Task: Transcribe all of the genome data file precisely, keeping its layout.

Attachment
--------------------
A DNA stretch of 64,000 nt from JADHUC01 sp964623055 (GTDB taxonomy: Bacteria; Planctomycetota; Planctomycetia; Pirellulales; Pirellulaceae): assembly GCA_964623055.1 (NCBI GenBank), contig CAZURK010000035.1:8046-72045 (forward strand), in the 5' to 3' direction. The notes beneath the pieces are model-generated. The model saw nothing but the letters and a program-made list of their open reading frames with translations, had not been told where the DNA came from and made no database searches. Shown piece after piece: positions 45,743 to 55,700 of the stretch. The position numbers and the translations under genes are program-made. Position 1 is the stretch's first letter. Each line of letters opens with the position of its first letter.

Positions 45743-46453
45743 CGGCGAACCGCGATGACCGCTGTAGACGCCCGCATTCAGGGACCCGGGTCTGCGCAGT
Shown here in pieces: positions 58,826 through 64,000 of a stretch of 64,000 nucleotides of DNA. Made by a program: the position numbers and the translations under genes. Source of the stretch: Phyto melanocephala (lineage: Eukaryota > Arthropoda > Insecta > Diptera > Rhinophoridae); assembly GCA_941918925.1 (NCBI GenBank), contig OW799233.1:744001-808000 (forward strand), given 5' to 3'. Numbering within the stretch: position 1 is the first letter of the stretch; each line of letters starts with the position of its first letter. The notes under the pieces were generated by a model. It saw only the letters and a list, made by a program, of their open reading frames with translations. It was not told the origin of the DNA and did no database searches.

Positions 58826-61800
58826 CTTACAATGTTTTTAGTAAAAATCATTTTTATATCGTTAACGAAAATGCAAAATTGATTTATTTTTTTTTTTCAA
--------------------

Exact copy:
A DNA stretch of 64,000 nt from JADHUC01 sp964623055 (GTDB taxonomy: Bacteria; Planctomycetota; Planctomycetia; Pirellulales; Pirellulaceae): assembly GCA_964623055.1 (NCBI GenBank), contig CAZURK010000035.1:8046-72045 (forward strand), in the 5' to 3' direction. The notes beneath the pieces are model-generated. The model saw nothing but the letters and a program-made list of their open reading frames with translations, had not been told where the DNA came from and made no database searches. Shown piece after piece: positions 45,743 to 55,700 of the stretch. The position numbers and the translations under genes are program-made. Position 1 is the stretch's first letter. Each line of letters opens with the position of its first letter.

Positions 45743-46453
45743 CGGCGAACCGCGATGACCGCTGTAGACGCCCGCATTCAGGGACCCGGGTCTGCGCAGT
Shown here in pieces: positions 58,826 through 64,000 of a stretch of 64,000 nucleotides of DNA. Made by a program: the position numbers and the translations under genes. Source of the stretch: Phyto melanocephala (lineage: Eukaryota > Arthropoda > Insecta > Diptera > Rhinophoridae); assembly GCA_941918925.1 (NCBI GenBank), contig OW799233.1:744001-808000 (forward strand), given 5' to 3'. Numbering within the stretch: position 1 is the first letter of the stretch; each line of letters starts with the position of its first letter. The notes under the pieces were generated by a model. It saw only the letters and a list, made by a program, of their open reading frames with translations. It was not told the origin of the DNA and did no database searches.

Positions 58826-61800
58826 CTTACAATGTTTTTAGTAAAAATCATTTTTATATCGTTAACGAAAATGCAAAATTGATTTATTTTTTTTTTTCAA